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Last Friday, President Trump signed an executive order on “Assessing and Strengthening the Manufacturing and Defense Industrial Base and Supply Chain Resiliency of the United States.”
According to Nextgov, Peter Navarro, Deputy Assistant to the President and Director of the White House Office of Trade and Manufacturing Policy (OTMP), said the order will determine whether there are enough U.S. manufacturers to supply “everything from submarine propeller blades to circuit boards and military-grade semiconductors,” and whether there are enough skilled workers to work in the field.
In a press conference, Navarro explained Trump’s executive order will launch a cross-government study to find “points of failure” that government policies can address. By next April, the heads of various departments including Homeland Security, Commerce, and Labor must issue a report on the health of the defense industrial base.
Because electronics are at the heart of so many of today’s critical defense systems, IPC has long been engaged in policy discussions of how to ensure an adequate defense industrial base.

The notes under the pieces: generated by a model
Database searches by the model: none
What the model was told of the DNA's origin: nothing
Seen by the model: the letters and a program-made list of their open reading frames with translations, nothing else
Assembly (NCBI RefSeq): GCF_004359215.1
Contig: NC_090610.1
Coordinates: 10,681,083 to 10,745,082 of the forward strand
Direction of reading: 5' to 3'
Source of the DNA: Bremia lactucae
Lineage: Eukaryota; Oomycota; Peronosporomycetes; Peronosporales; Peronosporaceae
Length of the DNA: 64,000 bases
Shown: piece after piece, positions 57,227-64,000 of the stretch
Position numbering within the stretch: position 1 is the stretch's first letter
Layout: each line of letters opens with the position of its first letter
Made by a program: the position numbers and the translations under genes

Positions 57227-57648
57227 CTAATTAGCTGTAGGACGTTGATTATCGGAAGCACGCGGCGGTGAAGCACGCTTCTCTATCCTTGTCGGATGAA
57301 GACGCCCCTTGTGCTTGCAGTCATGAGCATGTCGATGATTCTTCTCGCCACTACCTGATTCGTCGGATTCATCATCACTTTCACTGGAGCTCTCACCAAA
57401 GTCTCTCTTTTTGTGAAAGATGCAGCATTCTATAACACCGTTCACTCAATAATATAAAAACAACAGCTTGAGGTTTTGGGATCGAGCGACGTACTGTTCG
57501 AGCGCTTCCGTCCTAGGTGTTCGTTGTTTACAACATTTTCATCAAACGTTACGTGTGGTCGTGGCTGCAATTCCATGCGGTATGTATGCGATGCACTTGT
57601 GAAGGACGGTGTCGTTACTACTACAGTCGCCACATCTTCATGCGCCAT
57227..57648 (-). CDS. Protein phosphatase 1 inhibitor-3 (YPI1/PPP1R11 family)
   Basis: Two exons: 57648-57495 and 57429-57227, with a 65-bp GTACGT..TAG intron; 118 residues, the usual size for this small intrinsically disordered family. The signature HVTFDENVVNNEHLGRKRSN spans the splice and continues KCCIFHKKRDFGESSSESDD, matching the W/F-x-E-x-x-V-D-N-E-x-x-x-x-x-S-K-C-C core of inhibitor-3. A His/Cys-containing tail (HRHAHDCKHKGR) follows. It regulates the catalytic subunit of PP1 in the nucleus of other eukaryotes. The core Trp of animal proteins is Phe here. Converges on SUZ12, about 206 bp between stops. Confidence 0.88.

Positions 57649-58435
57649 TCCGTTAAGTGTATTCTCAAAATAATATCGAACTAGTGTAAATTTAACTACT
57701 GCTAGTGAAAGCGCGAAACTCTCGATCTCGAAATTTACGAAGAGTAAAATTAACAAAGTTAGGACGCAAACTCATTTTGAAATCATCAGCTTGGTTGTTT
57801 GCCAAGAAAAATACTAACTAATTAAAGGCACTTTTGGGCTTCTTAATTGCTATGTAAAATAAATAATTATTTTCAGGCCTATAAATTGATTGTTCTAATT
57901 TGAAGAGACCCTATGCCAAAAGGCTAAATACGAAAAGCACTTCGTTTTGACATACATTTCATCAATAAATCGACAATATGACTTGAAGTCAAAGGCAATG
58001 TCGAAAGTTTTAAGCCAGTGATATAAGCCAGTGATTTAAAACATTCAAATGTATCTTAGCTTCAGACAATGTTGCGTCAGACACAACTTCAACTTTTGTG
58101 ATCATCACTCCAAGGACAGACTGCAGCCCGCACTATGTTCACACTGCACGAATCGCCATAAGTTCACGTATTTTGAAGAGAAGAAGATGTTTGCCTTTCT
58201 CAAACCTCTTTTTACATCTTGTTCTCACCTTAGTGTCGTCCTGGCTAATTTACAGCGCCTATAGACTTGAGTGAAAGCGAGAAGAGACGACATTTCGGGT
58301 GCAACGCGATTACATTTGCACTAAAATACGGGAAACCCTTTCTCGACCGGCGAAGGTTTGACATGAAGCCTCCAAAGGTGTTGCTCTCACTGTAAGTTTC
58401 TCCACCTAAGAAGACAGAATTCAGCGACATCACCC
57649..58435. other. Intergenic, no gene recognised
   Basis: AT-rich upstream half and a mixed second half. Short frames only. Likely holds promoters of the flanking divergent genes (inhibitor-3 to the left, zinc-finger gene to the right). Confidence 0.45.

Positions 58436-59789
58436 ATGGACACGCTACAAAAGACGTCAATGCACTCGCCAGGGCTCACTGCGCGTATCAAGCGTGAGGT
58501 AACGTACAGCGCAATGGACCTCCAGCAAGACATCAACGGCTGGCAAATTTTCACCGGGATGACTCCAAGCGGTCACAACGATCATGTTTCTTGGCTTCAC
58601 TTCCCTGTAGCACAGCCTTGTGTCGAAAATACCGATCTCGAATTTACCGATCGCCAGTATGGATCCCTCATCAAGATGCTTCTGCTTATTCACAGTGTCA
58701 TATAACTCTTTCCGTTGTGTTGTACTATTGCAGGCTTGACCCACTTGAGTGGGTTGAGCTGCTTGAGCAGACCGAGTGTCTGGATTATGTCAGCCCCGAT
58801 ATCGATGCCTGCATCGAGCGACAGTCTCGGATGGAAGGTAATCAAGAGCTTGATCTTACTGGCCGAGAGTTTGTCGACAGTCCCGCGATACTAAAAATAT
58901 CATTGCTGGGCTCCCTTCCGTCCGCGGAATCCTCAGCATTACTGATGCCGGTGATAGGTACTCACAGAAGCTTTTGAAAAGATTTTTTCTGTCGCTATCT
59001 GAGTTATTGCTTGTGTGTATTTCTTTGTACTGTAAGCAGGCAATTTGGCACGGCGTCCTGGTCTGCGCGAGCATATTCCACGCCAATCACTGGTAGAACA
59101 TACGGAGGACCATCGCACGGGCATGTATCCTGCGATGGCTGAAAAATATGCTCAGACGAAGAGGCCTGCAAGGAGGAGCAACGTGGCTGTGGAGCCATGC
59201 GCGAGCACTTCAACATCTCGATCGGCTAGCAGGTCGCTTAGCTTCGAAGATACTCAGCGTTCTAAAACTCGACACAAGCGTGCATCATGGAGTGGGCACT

During the recent IMPACT Washington, D.C. 2017, IPC’s annual advocacy week in Washington, D.C., member company executives discussed this subject with Alexander Gray, Deputy Director of OTMP for the Defense Industrial Base; and Robert Irie of the Office of the Under Secretary of Defense for Acquisition, Technology and Logistics.
And during IPC APEX EXPO APEX 2017, IPC’s annual conference and exhibition last February, IPC members were briefed on an ongoing study being done by the Department of Commerce on the health of the domestic printed circuit board industry.
IPC welcomes these efforts to understand the role that electronics manufacturing plays in U.S. and international security, and we will continue to be actively engaged in this issue.
Original by: Ken Schramko